18 May 2011

Apples

10,000 trees it says on the orchard deeds but it feels more like infinity when I’m standing in the main tractor lane that cuts through the middle, as straight as a roman road, with rows of apple trees stretching out on either side of me and ahead to the windbreak of poplars and past them all the way to the beech trees at the edge of Offham woods.

We have come home from France for two weeks to see what can be done with the apple farm. The farmer who rented it for seven years decided not to renew his lease. So this year we’ll try and sell the crop to a local apple juice company who’ll supply the bins and lorries but it’ll be up to us to pick the the fruit.

We are learning about tractors: Massey Fergusons are the best. About models: standard, narrow and vineyard. About equipment: toppers, tipping trailers, rear bin forks. There is the language of apples to learn: cultivars, pollinators, yield. And stories to remember: when you shake a Cox’s Orange Pippin you can hear the rattle of its seeds loosely held in the flesh unlike other apples whose seeds are part of the flesh.

It is mid-May. The blossom has come and gone and the apple buds are as hard and shiny as marbles. Beneath the trees last year's windfalls have almost returned to earth. If there’s enough rain and the right amount of sun, no drought, no freak hail in June, no scab or mildew, then we’ll have a good crop.

Between now and July, when the fruit buyer will come and make his decision, all we can do is mow, spray, weed, and hope for the best.

in the empty cold-store apples everywhere I breathe


MJ’s Tarte aux Pommes

I’ve never really grasped the tart or pie issue. When I was little my mother made what we always called apple tart: on a large Pyrex plate with a pastry bottom and top. But some people will say that a pastry top automatically makes it an apple pie. For others, a pie only has a top crust. In France it’s easier, they’re all tarts. If you know what I mean!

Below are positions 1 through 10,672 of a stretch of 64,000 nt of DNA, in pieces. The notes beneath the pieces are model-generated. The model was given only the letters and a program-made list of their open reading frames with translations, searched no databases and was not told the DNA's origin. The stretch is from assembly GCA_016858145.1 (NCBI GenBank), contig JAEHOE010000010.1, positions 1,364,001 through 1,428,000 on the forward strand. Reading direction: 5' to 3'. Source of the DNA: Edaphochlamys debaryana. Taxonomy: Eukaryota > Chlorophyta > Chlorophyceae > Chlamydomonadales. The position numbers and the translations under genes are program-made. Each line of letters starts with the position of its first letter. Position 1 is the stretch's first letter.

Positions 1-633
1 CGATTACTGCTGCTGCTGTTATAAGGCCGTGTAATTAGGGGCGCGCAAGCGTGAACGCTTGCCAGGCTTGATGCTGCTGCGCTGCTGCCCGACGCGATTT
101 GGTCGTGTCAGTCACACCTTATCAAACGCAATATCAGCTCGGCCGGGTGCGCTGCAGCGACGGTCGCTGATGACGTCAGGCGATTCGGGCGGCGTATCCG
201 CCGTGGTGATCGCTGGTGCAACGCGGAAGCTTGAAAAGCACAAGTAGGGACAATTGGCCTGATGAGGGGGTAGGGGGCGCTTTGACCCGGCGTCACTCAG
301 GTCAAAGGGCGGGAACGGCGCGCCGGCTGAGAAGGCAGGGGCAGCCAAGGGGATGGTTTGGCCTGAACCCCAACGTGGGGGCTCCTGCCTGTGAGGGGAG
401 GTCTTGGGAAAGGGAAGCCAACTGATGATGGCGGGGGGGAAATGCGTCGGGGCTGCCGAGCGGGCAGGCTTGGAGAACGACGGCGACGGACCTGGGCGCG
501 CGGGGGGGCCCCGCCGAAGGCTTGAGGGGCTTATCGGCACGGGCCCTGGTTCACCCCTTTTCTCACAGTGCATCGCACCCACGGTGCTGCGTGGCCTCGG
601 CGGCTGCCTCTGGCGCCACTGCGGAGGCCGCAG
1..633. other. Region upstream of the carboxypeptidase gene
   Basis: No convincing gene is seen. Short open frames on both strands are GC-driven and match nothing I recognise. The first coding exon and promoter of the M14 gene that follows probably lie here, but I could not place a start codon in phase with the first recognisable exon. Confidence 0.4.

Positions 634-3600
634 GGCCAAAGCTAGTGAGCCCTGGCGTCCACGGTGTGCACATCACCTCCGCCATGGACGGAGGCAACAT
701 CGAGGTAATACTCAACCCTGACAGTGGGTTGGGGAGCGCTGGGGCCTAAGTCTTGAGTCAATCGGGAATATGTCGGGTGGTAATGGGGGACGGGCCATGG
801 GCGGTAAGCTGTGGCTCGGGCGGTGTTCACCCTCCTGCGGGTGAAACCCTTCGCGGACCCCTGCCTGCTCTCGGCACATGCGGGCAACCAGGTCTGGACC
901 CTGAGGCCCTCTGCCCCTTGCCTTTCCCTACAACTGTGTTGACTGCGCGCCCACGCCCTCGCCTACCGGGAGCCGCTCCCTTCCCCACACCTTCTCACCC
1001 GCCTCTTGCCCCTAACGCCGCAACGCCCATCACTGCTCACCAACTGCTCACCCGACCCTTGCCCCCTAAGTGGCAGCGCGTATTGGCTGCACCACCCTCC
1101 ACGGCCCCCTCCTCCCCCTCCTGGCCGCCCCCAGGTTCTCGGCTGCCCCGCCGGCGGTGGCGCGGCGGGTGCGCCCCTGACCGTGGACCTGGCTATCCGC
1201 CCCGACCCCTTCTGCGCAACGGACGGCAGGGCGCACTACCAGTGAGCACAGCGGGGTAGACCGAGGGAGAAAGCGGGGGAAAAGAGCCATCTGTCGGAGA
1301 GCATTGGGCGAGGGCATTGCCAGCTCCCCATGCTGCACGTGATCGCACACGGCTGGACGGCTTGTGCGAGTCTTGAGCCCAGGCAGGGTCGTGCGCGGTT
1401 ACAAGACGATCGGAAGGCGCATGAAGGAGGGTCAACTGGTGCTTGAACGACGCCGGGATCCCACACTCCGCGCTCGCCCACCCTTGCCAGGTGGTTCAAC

My friend MJ’s recipe is exceptionally easy but impressive. The addition of lemon curd is a touch of delicious genius.

In France the ready made pastry is particularly good. You can buy 'all butter' (pur beurre) versions thus avoiding the dreaded hydrogenated vegetable oil thigh building and heart clogging ones. And you buy it as a ready rolled circle in its own sheet of baking paper too. so all you have to do is unroll it and trim it to fit a flan dish. Alternatively you can buy a ready baked pastry case.

If you go along the uncooked pastry route, prick the bottom of the pastry all over with a fork once you’ve fitted it into your dish and bake it for about 10 minutes at 180°, just until it starts to turn colour and then continue here:

Spread some bought apple puree over the bottom of the pastry case. About 150gr should be enough. Quarter and core some dessert apples, (don't peel them), slice them thinly and lay them in a pretty pattern over the puree.

Heat a good tablespoon of lemon curd with a teaspoon of water and use it to glaze the uncooked apples. Sprinkle with a little bit of cinammon.

Cook the tart for about 20 minutes at 180° but make sure the pastry doesn’t get too brown.


That’s it. And it looks and tastes gorgeous. Of course you could make your own pastry, your own apple puree, and your own lemon curd. You could even grow your own apples. In which case, I highly recommend the Massey Ferguson 135 as the perfect orchard tractor.


Hungry Writing Prompts
  1. Write about something that doesn’t end or seems as if it will never end.
  2. Write about a tree.
  3. Write about something that is rotten.
  4. Write about waiting and hoping.
  5. Write about a dish your mother used to make.